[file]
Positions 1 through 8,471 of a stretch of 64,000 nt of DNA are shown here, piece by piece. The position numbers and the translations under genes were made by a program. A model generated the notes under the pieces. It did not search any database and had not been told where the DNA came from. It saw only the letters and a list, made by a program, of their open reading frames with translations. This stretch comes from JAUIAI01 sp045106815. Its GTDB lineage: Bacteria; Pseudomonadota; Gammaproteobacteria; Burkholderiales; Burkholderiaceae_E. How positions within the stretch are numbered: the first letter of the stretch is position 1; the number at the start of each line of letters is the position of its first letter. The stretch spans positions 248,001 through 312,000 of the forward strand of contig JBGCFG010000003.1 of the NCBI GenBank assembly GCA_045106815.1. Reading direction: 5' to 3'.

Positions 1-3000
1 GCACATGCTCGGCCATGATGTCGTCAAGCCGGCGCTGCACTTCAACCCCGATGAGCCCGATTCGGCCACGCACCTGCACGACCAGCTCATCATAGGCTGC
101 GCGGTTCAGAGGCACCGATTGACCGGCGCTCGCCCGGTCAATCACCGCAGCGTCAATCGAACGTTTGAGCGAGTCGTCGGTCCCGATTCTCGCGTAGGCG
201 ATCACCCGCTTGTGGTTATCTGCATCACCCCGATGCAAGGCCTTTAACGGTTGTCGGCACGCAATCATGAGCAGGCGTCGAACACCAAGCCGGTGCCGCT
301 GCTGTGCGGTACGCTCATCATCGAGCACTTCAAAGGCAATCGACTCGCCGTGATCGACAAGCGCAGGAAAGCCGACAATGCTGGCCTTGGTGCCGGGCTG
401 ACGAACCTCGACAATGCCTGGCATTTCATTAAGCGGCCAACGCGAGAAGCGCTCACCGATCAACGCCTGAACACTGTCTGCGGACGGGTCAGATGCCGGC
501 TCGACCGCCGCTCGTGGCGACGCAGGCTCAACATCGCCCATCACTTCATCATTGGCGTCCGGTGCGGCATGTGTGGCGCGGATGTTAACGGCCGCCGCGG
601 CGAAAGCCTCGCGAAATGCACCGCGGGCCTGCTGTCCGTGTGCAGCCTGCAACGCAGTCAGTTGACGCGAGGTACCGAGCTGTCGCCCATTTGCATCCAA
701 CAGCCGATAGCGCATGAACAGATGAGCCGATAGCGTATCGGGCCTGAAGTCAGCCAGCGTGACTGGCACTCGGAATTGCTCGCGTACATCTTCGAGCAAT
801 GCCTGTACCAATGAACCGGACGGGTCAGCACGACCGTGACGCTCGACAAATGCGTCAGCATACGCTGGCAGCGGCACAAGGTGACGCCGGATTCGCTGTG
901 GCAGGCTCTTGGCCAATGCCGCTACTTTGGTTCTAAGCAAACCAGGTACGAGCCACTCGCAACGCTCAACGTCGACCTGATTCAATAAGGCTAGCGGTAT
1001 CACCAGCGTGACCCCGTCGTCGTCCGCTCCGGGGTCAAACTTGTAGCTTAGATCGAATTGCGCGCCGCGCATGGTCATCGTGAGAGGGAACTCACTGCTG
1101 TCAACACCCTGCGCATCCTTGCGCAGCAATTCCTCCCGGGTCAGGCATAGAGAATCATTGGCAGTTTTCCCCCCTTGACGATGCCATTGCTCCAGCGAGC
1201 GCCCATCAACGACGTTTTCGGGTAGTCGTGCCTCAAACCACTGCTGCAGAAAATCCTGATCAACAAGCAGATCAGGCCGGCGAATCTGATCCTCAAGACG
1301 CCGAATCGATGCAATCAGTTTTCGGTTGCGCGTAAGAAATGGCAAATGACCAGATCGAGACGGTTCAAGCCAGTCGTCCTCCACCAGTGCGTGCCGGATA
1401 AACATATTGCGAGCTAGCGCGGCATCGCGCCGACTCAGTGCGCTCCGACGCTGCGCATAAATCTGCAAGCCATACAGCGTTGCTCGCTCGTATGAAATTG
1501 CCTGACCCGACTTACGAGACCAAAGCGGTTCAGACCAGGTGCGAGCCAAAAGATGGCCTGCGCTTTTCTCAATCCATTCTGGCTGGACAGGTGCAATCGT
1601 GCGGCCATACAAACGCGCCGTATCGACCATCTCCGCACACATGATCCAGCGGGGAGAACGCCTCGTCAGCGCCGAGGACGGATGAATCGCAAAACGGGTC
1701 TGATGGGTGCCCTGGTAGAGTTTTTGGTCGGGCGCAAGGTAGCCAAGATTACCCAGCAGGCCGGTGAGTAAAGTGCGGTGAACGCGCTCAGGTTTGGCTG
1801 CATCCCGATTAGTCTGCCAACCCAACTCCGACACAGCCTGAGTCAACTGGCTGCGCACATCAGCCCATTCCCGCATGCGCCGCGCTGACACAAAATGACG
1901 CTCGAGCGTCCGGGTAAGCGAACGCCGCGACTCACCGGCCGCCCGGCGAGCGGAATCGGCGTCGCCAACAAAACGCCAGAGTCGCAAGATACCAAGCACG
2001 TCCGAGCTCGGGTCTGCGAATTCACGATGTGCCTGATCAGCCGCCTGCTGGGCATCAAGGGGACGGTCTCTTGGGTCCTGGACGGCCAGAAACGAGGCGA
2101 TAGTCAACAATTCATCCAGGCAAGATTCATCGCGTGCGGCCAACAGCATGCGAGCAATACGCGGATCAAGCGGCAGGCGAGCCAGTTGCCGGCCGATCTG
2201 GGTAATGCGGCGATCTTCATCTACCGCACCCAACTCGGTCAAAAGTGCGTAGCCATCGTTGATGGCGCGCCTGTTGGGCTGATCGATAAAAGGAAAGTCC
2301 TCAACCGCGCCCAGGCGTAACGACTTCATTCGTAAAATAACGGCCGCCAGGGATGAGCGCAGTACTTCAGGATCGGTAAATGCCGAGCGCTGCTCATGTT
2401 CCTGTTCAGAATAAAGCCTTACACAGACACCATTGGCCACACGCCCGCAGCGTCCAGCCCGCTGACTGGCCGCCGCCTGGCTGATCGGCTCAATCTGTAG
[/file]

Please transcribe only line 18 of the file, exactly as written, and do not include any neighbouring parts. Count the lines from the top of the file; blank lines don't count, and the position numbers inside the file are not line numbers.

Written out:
1501 CCTGACCCGACTTACGAGACCAAAGCGGTTCAGACCAGGTGCGAGCCAAAAGATGGCCTGCGCTTTTCTCAATCCATTCTGGCTGGACAGGTGCAATCGT